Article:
Thursday, 1 March 2012

beauty and the brain

I HOPE it isn't true, I really do.
And there are reasons to suspect it might not be entirely true - or not irreversibly true - that, as this story today claims, nearly half of young women would rather have big breasts than a high IQ (and 40% would rather be thin than clever). The caveats are:

1. It often pays to be wary of online surveys carried out by a brand desperate to get its name in the papers, as opposed to scientifically weighted Proper Polls.

2. It's about women aged 18 to 25, a time when you're still discovering the whole giddy power of being attractive to men and thus naturally absorbed by it. Plus women this age mostly know men of this age, who have yet to discover there is life beyond cleavages. You'd get different answers at 40. I hope.

3. It's easy to imagine what big boobs would look like - they're all around you, after all - but less easy to imagine how it would feel, or what difference it would make, to be very clever. As was swiftly pointed out when a similar American poll found women would rather win America's Next Top Model than a Nobel prize, that's partly because the model contest is more accessible: many people have a very hazy idea of what Nobel prizewinning involves, and it's not constantly on telly.

Nonetheless, what worries me is that there are two reasons it might be true. The first is the blindingly obvious one: when popular culture teems with women lauded mostly for what they look like, it sends young women a very strong message about what counts.
But the second is that we're not just overselling physical attractiveness but making intellectual ability seem actively undesirable. Smart is made to look not just unsexy, but potentially unhappy, because the one widely-agreed perk of a good brain - a good career - is so often portrayed as a double-edged sword for women.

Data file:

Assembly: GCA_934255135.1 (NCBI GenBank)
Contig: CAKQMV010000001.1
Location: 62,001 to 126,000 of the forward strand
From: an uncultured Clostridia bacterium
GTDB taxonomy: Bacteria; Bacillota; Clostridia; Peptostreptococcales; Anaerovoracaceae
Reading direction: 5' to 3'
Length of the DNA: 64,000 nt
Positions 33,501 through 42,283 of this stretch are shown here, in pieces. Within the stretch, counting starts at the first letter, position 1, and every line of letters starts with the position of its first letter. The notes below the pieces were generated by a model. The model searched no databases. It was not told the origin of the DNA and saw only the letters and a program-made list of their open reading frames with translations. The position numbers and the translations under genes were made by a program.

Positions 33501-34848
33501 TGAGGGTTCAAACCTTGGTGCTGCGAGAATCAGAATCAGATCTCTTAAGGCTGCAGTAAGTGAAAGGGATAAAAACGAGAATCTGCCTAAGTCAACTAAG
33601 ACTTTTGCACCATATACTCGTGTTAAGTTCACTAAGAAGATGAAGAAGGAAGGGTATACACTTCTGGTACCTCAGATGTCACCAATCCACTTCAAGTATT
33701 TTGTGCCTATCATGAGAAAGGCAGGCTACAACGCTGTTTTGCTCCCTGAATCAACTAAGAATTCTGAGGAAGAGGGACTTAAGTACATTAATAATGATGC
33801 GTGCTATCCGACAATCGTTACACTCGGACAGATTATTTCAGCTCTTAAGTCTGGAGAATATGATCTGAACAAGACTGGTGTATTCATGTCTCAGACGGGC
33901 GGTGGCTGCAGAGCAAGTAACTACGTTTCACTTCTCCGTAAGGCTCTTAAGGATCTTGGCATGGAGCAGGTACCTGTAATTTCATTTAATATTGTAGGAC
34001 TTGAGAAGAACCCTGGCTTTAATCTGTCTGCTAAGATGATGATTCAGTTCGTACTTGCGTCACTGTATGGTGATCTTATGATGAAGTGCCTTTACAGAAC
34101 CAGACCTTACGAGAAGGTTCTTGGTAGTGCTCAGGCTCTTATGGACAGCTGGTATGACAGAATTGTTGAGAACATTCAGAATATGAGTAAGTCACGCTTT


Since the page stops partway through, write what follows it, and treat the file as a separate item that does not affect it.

The dilemma for professional women is that being honest about how difficult it can be either to succeed in male-dominated industries, or as a working mother, risks frightening younger women off the whole thing. But keeping quiet means you can't argue for change. Which is the greater betrayal?
It's a tricky one, but I think part of the answer must be to balance the misery with the joy: for women in public life to feel comfortable talking about (and actually to be reported when they talk about) the rewards of work, and by inference of being bright, not just the cost.
A couple of weeks ago I read a magazine interview with the screenwriter Jane Goldman, which left me feeling mysteriously re-energised about work. (It's behind the Times paywall, so I'm afraid this link only works for subscribers). I eventually realised it was because it's so rare now to hear a successful woman who makes no bones about relishing her job, being 'ridiculously wellpaid for it', and looking forward to doing more of it now her kids are nearly grown up - and who is described by her interviewer as being 'really, really good at' her work and 'clearly very bright', without any suggestion that she must somehow have suffered as a consequence. More, please.

Image: Salvatore Vuono /